Faith & Life


As we approach Labor Day, it's fitting to remember that "work" is a blessing

By Meg Waters     8/28/2018

Having a good work ethic is not only the secret to success, it is scriptural. Long before he became a traveling preacher, Jesus was a working man, just like his earthly father St. Joseph. In fact, he was so well known as a laborer, his lifelong friends were astonished when he spoke with authority in the temple. He came to his native place and taught the people in their synagogue. They were astonished and said, “Where did this man get such wisdom and mighty deeds? Is he not the carpenter’s son?” Mt 13:54-55. 

We don’t know if Jesus enjoyed his work as a carpenter, or what specifically led to his career change – maybe it was the push he received from his mom at the wedding feast in Cana. What is very clear is Jesus’ respect for the laborer and dignity of work. Most of his important parables centered on labor – from shepherds, to field laborers and servants who either performed responsibly such as the story of the talents, or servants who betrayed their employers and suffered the consequences. 

Msgr. John Urell, pastor of St. Timothy’s Parish in Laguna Niguel believes that all work is a blessing – whether you enjoy it or not. “To be able to work is a blessing, especially if you can use your talents for the good of others.”  

A job that is meaningful and fulfilling is a grace and a blessing. But sometimes work is just plain hard, boring, or aggravating. When the job gets rough Msgr. Urell suggests, “Each day offer up your work to God and ask for his guidance. Thank Him for the blessing of a job to support yourself and your family. Use your work for the good of others – regardless of the circumstances.”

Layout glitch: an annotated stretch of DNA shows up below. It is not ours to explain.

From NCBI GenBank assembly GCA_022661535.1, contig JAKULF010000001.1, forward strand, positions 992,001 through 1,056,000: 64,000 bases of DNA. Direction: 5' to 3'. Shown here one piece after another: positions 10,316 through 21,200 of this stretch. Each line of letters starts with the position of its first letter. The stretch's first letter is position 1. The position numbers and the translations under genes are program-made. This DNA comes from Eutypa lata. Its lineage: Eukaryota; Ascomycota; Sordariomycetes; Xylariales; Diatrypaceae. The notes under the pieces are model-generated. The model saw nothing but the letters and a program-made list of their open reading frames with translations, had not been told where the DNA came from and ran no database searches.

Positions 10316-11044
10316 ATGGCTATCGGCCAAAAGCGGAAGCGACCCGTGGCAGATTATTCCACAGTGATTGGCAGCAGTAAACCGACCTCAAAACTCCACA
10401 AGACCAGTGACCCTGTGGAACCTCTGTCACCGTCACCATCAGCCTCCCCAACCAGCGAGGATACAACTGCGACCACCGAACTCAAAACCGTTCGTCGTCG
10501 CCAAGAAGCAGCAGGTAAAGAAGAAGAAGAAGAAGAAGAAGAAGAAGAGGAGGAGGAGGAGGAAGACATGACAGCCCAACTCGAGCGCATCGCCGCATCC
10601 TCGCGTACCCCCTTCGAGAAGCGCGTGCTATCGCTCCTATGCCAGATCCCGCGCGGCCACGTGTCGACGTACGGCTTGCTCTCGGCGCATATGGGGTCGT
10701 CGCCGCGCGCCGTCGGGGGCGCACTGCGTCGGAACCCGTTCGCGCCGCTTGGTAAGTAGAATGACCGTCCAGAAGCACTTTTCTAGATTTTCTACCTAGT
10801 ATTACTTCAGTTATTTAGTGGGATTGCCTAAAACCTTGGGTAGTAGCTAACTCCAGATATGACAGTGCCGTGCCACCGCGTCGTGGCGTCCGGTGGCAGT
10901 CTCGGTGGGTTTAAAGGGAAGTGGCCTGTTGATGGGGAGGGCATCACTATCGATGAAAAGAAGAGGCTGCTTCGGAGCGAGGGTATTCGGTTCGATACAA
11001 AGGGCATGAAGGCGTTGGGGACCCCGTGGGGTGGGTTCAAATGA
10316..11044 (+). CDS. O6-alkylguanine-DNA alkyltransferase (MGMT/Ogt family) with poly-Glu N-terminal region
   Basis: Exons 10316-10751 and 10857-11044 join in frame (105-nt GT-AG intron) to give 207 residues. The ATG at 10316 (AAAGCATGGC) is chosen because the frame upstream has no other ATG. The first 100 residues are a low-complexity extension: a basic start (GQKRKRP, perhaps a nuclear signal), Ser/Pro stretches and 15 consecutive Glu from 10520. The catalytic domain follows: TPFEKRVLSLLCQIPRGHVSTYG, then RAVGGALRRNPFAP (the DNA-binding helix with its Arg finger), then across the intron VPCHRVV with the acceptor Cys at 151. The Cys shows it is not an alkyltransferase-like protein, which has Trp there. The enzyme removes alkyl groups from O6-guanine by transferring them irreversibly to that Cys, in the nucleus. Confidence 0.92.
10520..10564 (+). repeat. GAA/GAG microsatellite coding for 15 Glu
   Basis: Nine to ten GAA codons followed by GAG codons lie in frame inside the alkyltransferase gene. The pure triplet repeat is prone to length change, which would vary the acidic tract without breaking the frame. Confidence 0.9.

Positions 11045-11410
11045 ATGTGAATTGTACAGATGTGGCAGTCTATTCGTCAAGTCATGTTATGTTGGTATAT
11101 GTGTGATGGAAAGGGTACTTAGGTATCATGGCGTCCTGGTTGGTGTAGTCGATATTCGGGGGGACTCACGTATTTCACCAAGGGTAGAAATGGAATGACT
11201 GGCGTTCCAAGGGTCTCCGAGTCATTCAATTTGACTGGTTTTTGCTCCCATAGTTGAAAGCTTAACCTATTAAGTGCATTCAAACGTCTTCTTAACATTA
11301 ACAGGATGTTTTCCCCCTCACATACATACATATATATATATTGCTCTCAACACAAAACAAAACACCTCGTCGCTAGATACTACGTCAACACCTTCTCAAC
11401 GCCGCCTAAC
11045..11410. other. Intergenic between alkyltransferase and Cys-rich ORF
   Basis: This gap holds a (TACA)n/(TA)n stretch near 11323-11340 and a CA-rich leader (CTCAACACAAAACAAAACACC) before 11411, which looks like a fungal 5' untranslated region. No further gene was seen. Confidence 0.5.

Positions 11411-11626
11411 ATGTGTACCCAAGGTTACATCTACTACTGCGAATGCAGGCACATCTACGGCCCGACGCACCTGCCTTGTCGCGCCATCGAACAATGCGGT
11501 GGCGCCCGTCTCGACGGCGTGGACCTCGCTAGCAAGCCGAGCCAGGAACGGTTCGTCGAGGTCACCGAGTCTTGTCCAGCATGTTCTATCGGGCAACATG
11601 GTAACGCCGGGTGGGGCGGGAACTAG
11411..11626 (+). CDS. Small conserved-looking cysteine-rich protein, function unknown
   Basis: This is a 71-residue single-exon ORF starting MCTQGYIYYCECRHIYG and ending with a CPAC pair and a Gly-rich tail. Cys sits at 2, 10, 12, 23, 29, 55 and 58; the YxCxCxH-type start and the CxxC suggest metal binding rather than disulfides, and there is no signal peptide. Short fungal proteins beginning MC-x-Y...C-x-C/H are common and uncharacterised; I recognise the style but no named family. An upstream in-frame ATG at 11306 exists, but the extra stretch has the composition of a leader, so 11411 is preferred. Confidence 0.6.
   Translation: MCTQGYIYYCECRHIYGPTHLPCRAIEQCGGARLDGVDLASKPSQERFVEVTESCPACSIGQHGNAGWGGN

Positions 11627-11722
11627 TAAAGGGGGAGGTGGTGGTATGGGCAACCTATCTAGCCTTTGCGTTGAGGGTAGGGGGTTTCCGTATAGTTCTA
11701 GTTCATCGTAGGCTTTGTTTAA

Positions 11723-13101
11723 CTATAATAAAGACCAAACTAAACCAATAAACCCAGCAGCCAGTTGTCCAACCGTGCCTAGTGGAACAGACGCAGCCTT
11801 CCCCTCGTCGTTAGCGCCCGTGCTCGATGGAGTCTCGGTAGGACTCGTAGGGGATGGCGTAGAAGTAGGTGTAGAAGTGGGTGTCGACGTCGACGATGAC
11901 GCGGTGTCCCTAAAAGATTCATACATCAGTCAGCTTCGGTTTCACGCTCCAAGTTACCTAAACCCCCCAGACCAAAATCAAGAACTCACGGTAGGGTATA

Taking pride in a job you don’t enjoy is a special challenge, but also an opportunity for extraordinary graces. Mother Teresa, who on the surface had one of the most difficult jobs imaginable, did not measure the value of work by great accomplishments or personal satisfaction. She said: “Be faithful in small things because it is in them that your strength lies.” This doesn’t mean one should stay in a miserable job forever, but it does point that our labor has value and should be done primarily as an offering to God. 

Teaching children to appreciate the dignity of labor should begin early. Children required to pick up after themselves and participate in household chores learn a huge life skill. Personal responsibility and respect for others fosters a good work ethic. Taking care of their belongings and learning to be kind to everyone regardless of their income or status instills accountability and empathy, the building blocks of a successful life.  

Also remember the day of rest. Attending Sunday Mass as a family and paying attention the messages helps sync our daily life with our spiritual journey. God speaks to us in the silence, we need to create the space and time to be able to hear above the noise. Investing time in prayer is the opportunity to express our gratitude for the good and ask for guidance on the not-so-good. Then we can truly go in peace to love and serve the Lord.